I need you to do one thing: Don’t think about a pink elephant. Whatever you do, don’t think about a pink elephant. You’re picturing it aren’t you?! Why! I TOLD you to ignore it! This is exactly what happens when we try to downplay, ignore or otherwise suppress our negative thoughts. In this video, I’ll give you a better strategy to help you tame those pink elephant thoughts that you simply don’t want to be thinking. 

 

I have spent years working with some of the most accomplished CEOs and leaders across the world, to help them better manage their negative thoughts and stories. When I ask what they’ve tried to do in order to quiet negative thoughts or emotions I typically hear responses like, Ignore them, stuff them down, get busy with something else, distract myself, try to think of something positive instead.

All advice that is no doubt well intended. The problem with this, as pointed out by Dr. Dan Sigel, the researcher who coined the phrase name it to tame it, is that trying to ignore those strong emotions only makes them rear up even stronger (like that pink elephant you’re still trying not to think about). 

Once we acknowledge that we are in a state of high alert, we can move the emotion out of our reactive limbic system and into our more executive frontal lobe by choosing words to describe the emotion, which allows the limbic brain to settle down. Once we label a feeling, we stop being consumed by it because we recognize that we are separate from the emotion itself. 

When we can put language to what we’re feeling we create some distance between the emotion and our higher selves. We are the observer of that emotion or experiencing that state, but we aren’t the emotion itself. It’s the difference between I’m anxious, which doesn’t leave a whole lot of room for any other part of you to be anything but in the emotion – versus – I’m experiencing restlessness and stress that makes me feel anxious. Very different than BEING the emotion itself. Often people that describe themselves as being anxious then get anxious about the fact that they are anxious and they can’t stop the pink elephant of anxiety from reappearing. The harder they try to suppress it, the more the elephant appears.   I know the difference seems subtle but language is important to how our mind can serve to help or hinder our responses to emotions.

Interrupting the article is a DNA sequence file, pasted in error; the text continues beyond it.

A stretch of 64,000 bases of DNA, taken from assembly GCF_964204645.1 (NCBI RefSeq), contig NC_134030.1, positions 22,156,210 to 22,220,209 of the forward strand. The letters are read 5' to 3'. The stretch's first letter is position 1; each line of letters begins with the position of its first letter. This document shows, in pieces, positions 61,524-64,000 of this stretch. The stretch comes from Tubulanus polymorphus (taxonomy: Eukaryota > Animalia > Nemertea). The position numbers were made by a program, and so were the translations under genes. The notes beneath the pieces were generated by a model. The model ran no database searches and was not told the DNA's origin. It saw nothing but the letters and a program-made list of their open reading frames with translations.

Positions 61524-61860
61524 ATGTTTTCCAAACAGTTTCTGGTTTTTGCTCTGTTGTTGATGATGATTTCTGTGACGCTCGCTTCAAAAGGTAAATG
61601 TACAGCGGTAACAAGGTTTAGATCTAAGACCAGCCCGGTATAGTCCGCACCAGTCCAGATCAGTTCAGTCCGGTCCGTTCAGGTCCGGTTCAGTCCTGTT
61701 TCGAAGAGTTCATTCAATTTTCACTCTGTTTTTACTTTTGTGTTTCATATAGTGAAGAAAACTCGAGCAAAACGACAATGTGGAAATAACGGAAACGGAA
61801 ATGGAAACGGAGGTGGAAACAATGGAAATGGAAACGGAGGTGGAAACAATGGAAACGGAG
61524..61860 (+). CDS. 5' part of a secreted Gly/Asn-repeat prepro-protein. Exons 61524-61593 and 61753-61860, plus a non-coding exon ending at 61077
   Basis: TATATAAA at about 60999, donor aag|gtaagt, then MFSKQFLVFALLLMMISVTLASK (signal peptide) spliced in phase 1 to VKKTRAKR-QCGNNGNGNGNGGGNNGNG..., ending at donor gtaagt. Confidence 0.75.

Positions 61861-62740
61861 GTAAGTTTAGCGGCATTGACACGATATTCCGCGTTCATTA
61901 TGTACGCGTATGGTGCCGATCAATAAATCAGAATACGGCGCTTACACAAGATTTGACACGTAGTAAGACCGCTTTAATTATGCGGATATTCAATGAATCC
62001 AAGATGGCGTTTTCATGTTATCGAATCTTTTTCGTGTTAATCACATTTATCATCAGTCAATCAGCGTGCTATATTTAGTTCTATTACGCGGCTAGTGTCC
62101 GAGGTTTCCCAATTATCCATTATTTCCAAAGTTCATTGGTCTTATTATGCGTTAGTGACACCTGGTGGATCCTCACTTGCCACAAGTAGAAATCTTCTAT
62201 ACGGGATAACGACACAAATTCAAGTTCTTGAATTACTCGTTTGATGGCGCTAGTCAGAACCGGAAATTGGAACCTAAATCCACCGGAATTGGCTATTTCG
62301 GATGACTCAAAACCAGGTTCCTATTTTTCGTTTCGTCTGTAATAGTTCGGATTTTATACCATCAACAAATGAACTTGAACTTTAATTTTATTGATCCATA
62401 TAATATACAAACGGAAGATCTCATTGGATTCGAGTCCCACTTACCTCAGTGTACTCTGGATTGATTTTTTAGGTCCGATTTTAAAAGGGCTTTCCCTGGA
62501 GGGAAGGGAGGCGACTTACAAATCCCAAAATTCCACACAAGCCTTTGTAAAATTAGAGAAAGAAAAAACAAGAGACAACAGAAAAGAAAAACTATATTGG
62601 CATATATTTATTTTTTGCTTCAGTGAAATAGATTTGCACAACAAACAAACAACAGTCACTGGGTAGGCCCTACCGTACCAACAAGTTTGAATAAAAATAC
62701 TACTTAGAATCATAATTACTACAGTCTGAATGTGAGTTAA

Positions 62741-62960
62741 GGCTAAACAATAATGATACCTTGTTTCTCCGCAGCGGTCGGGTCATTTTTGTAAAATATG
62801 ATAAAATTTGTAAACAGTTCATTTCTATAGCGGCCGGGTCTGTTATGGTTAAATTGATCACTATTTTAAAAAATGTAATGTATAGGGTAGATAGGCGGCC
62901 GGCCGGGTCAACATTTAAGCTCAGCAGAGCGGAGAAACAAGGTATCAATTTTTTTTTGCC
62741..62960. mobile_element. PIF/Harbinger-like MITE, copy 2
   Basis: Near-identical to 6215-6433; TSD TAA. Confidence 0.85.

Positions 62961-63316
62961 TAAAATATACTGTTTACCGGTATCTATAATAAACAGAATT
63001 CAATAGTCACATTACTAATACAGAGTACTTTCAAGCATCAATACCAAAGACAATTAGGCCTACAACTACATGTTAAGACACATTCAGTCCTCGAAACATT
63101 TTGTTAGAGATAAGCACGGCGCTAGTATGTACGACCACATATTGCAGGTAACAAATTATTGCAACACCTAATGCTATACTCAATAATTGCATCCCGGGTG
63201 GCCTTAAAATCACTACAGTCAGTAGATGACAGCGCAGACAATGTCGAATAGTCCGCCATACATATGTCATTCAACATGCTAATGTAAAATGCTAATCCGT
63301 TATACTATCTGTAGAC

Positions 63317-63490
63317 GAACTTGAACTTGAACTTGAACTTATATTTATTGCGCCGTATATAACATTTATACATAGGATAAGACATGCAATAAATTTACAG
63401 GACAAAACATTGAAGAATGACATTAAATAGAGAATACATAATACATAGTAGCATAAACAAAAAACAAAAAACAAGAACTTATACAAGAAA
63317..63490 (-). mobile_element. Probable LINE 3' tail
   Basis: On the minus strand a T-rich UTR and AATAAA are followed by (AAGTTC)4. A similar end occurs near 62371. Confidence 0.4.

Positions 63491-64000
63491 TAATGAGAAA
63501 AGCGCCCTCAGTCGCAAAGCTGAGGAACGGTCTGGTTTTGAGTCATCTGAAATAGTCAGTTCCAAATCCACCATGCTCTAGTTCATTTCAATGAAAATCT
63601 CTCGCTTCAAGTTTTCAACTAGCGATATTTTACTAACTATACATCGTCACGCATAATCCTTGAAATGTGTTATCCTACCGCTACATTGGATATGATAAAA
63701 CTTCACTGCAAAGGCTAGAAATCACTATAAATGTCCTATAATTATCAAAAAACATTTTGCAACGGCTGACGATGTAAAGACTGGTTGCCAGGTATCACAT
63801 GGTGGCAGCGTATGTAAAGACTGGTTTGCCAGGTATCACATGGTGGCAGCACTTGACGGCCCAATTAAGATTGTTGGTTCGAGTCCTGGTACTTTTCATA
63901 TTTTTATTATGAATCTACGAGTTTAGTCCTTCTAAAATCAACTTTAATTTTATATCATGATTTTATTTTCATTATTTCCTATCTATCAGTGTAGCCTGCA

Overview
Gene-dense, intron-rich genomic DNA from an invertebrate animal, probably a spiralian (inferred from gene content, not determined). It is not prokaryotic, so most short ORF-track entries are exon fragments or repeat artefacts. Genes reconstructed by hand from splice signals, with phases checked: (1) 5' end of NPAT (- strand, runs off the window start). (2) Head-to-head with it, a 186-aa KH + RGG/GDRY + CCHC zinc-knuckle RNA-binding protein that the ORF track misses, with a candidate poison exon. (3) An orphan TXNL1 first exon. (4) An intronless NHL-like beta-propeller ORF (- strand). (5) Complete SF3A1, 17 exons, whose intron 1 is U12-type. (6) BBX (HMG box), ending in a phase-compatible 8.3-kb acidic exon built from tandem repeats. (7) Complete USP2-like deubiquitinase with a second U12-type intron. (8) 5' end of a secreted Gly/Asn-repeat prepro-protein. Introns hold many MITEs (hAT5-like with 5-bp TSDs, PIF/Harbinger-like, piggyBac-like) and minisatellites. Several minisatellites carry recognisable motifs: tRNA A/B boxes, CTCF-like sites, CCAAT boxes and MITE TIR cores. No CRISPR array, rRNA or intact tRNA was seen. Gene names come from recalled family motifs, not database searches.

As a human you’ll likely never be in a place where you don’t have any negative thoughts. But you do have the ability to accept and acknowledge them – name them. And then separate yourself from their power by not defining yourself as infused with the emotion, but rather as a separate entity experiencing the emotion. 

When we try to eliminate our emotions we only serve to make them stronger. As the Buddhist saying goes: “What you resist will persist.” 

Here’s the better way: Name it. Tame it. Separate yourself from identifying with it. 

And know that feeling those emotions is 100% HUMAN. Don’t be afraid of those harder emotions. It’s the acknowledgement of those lows that allows us experience the good stuff as true highs. 

 

Until next time, live more, fear(less).